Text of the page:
So after a couple of weeks of neglect I’m back on board with the blog. The negative and vile feedback from Twitter has been processed and I’m dealing with that and moving on, so here’s a handful of interesting short movies and videos that I found interesting from the week.
Jasper de Bruin’s slow burning thriller follows the night shift of an enigmatic nurse who’s elderly patients are on critical care, and some aren’t expected to make it through the night, however her stalker has reason to believe the passing of the patients might not be that natural and will the overworked nurse be able to make it till dawn? heavy overtones of let the right one in along with an overbearing sense of doom in this chilling horror.
Director: Fred Olen Ray Starring: Charles Napier, Ann Turkel, Bo Svenson, Ron Glass. USA. 1h 30m
I love when the smaller budgeted movies attempt to retell bigger budgeted blockbuster style stories, and this film, that spends most of its time I’m swimming in the success of other sci fi classics like Alien (1979) in fact it’s totally an Alien rip off, but all of its good intentions, seems to be another homage to cult film but plays out like another version of the fated project, The Dark(1979), and this about s successfully thrilling as Alien 2 on Earth(1981)
Director: Carl Strathie Starring: Laura Fraser, Mel Raido, Sid Phoenix, Grant Masters, Spike White, Nicholas Pinnock, Alice Lowe, USA/UK. 1h 37m
Dark Encounter is another film in a long line up, of Intricately detailed thought provoking sci-fi, drawing more towards the side of hard sci-fi and yet remaining dreamily artistic, this bold attempt to to blend a missing person case in and around the most profound alien contact, proved to be very thought-provoking, and somewhat beautifully bittersweet.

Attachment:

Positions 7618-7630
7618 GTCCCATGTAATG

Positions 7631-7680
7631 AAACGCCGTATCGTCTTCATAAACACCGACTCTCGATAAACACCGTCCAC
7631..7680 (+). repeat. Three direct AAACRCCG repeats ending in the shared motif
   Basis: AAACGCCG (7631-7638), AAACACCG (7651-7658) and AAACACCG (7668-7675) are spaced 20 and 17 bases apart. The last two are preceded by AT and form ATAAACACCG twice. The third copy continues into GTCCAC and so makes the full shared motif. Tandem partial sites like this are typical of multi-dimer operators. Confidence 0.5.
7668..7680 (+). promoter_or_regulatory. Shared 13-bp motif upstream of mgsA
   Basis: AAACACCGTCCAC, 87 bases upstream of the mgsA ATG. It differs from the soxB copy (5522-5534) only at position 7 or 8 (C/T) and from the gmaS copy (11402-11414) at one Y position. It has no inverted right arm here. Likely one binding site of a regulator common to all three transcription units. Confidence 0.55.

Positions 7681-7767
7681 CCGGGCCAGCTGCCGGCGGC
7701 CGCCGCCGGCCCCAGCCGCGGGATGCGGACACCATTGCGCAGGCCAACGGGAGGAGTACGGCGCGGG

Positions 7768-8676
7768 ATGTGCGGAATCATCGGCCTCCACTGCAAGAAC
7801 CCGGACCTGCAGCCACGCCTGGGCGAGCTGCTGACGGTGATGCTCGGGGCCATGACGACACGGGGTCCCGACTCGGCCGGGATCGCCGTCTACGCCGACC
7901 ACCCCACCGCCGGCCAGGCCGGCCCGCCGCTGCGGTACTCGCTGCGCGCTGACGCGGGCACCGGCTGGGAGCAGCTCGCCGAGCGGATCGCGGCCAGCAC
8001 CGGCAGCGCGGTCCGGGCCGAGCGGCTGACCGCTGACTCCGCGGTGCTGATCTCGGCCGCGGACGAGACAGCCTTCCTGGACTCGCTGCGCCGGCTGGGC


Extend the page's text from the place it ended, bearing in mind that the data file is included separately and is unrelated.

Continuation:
With other epic sci-fi titles out there such as Interstellar and Arrival, Dark Encounter can proudy sit among them as a strong contender. Even without going full Christopher Nolanesque and devising a complex world that falls in and on itself, with surreal curveballs and slips within time and space, there is a palatable connection between our world and another. Were the reasoning why, being slightly baffling, it still proves to be an outstanding piece of work both visually and intellectually.
Director: Rupert Jones Starring: Toby Jones, Anne Reid .UK. 1h 40m
Rupert Jones, brother of lead actor Toby Jones, has curated a chilling deep cerebral exploration of an ex-con’s relationship with his domineering mother as he attempts to reason with a new insurrection and the secrets of his past. Kaleidoscope is only shy of being perceived as disturbing, because of TJ’s amazing character portrayal of a shy man searching for love. This down to earth portail is so poignant and beautiful raw, that the mystery surrounding his latest date is ever intertwining through reality and fantasy beings to pale in comparison. Maybe the two brothers working together was one of their best moves or maybe they are both just so brilliant at what they do anyway?
Director: Marc Meyers
Starring: Ross Lynch, Alex Wolff, Anne Heche, Zachary Davis Brown. USA. 1h 47m
After the massive success of the indie graphic novel, this disturbing film steps into the shoes of the adolescent, much “loved” serial killer Jeffrey Dahmer. A highly attuned retro aesthetically driven adventure, does what a lot of serial killer films avoid, it dives right into the beginning and shows that a killer was born and wasn’t nurtured into his sadism. Obviously there were shitty aspects to his childhood but the strange obsessions with dead flesh seemed to always be in him.
Here are a handful of Eli Roth movies that I think are more notable, which movies would you choose?
Director/ American Stoner
Roth managed to breath some life into the torture subgenre of horror with his breakthrough Hostel, the initial part of a trilogy which is best watched at a duo, the third installment is just terrible and so detached. The film follows three friends travelling around Europe who encounter a man (who likes to eat meat) on a train, he persuades them to check into a hostel in a secluded Slovakian village with the promise of encountering lots of hot lusty women. The guys scarper to the Hostel, only to find themselves drawn into a deadly game.
The films selling point is the buckets of guts and blood, with the attempt to make a nouveau video nasty Roth was content to add in as much material which was both questionable and a potential to get the film banned in a few countries, cut and uncut versions flew off the shelves as the wildly thrilling movie filed with real belly laughs and splattered kill scenes gained a lot of fan thumbs up.